A: I already do, but at the same time I’m very excited to see what the future has in store for me. I’m absolutely not giving up my guitar! I’m not giving up touring anytime soon either. I love the stage and I love touring. It’s in my blood and it’s who I am. I just needed to step off the machine to reevaluate things. Sometimes it’s good to do that and with change comes growth. I have a lot to say musically and I’m ready to scream!
Black Sabbath bassist Geezer Butler says the band’s reunion album with Ozzy Osbourne is the most professional studio project they’ve done together because they are all sober and he’s revealed that the record might not be called 13 despite official announcements stating that would be the title.
Butler tells KCALfm, “None of us have been drinking or doing drugs or anything. It’s a bit more professional in that way. We stuck to a schedule: every day we’d go in at one o’clock and finished at six. Five hours a day and that’s it. It’s got the feel of the first three albums, back to the basic rawness. The lyrics are about life, death, doom and everything else. You get Prozac with each album…”
Of the title he explains, “It was sort of a temporary name, so we had something to refer to. It kinda stuck – but I don’t know whether that’s going to be the final title or not.”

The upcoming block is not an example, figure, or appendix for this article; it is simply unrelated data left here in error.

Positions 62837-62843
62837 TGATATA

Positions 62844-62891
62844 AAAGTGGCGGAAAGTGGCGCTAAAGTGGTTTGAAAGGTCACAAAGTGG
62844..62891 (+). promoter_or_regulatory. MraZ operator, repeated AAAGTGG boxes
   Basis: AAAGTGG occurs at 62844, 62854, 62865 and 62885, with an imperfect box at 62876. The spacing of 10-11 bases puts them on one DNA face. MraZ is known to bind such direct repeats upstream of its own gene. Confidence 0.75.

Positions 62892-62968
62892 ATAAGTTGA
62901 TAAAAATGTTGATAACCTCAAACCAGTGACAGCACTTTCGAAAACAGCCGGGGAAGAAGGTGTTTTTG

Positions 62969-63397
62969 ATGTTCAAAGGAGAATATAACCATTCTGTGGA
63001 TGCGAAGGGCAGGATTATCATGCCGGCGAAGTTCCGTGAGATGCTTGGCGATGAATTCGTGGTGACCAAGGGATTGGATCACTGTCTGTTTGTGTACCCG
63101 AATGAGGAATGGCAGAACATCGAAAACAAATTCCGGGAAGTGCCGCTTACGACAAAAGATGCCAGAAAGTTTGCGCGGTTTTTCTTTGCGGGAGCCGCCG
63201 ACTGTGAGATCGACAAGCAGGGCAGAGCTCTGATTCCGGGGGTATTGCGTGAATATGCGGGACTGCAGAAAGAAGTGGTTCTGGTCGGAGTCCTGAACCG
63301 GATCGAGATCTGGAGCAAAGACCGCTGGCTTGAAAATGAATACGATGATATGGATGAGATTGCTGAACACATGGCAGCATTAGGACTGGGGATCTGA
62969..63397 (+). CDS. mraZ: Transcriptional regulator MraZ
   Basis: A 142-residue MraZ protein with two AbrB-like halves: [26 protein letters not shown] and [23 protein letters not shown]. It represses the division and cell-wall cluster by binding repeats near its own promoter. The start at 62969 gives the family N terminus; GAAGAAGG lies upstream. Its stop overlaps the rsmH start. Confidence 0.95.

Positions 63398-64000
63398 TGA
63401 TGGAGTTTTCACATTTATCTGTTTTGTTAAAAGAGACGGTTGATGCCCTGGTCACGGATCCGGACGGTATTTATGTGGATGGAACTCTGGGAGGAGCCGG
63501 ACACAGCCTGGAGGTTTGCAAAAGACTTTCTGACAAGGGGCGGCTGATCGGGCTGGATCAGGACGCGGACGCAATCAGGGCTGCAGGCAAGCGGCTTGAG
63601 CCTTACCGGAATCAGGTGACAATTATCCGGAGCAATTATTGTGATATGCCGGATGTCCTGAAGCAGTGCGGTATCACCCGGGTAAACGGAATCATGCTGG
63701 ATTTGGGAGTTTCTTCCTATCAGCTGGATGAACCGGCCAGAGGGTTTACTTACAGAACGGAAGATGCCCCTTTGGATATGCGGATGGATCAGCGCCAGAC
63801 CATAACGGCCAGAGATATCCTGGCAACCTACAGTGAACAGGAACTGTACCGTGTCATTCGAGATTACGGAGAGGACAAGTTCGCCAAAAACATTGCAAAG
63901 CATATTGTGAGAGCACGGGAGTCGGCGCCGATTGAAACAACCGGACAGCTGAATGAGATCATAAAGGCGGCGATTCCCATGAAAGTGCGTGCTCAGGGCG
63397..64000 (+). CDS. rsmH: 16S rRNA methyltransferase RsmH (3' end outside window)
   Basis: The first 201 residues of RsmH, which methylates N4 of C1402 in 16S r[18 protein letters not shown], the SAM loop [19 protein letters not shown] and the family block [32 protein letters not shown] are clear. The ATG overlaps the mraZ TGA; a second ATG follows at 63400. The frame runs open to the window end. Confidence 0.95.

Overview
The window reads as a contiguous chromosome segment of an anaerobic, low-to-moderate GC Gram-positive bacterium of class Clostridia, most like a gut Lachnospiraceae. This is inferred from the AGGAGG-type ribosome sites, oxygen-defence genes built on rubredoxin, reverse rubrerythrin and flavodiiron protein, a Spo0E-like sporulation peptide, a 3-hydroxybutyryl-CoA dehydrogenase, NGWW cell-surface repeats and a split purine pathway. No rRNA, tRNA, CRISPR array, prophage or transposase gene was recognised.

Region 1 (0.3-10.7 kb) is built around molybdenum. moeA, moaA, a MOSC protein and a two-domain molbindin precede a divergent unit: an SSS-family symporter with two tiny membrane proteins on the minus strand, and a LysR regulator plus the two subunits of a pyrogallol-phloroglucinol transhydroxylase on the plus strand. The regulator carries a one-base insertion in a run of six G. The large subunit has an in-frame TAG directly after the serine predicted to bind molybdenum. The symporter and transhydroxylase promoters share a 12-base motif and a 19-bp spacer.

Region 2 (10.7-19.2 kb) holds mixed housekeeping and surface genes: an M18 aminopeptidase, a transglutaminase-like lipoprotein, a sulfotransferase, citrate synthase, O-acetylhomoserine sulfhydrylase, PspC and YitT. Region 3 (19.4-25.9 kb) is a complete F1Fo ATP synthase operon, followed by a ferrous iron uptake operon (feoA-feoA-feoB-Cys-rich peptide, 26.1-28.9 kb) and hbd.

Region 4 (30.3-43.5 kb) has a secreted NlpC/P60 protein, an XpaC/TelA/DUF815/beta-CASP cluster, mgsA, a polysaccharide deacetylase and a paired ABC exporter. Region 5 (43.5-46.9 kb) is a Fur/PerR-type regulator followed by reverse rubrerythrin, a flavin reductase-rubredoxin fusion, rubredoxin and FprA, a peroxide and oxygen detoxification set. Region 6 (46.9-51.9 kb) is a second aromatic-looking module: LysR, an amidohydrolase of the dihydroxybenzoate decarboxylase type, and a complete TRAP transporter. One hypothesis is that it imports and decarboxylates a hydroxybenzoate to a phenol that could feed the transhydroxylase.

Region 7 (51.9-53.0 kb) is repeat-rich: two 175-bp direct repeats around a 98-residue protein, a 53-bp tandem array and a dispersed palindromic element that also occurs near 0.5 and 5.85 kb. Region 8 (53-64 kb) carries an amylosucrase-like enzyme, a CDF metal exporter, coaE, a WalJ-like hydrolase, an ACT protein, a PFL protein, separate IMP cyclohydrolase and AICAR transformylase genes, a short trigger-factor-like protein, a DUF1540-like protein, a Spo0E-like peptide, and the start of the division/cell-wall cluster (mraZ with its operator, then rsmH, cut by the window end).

The number didn’t just come up because of the year, “Originally we were going to put 13 tracks on the album,” Butler says. “We ended up doing 16, but I’m not sure what’s going to be on the album or what isn’t.”
With the absence of original Sabbath drummer Bill Ward, the band hired Rage Against The Machine’s Brad Wilk for the recording-a move that surprised some fans. The bassist says it was producer Rick Rubin’s suggestion, “He didn’t want a typical heavy metal drummer on the album because it’s not really a heavy metal album. It’s more heavy rock. Rick suggested Brad because he’s more in the vein of Bill Ward. We jammed with him and he sounded great with the stuff, so we went with that. We’re sort of back to the way we used to be in the 70s and that’s Brad’s feel – a sort of jazzy, bluesy feel.” No word on whether or not Wilk will join the band on tour.
Meanwhile, Butler says guitarist Tony Iommi is continuing to respond well to cancer treatment after 14 months – and the bassist reports Ozzy is getting better after being injured in a house fire last week, “He burnt his hand when he was putting the fire [out]. He’s got it in a plaster cast. He’ll be alright.”
Black Sabbath’s 19th studio album is due out in June.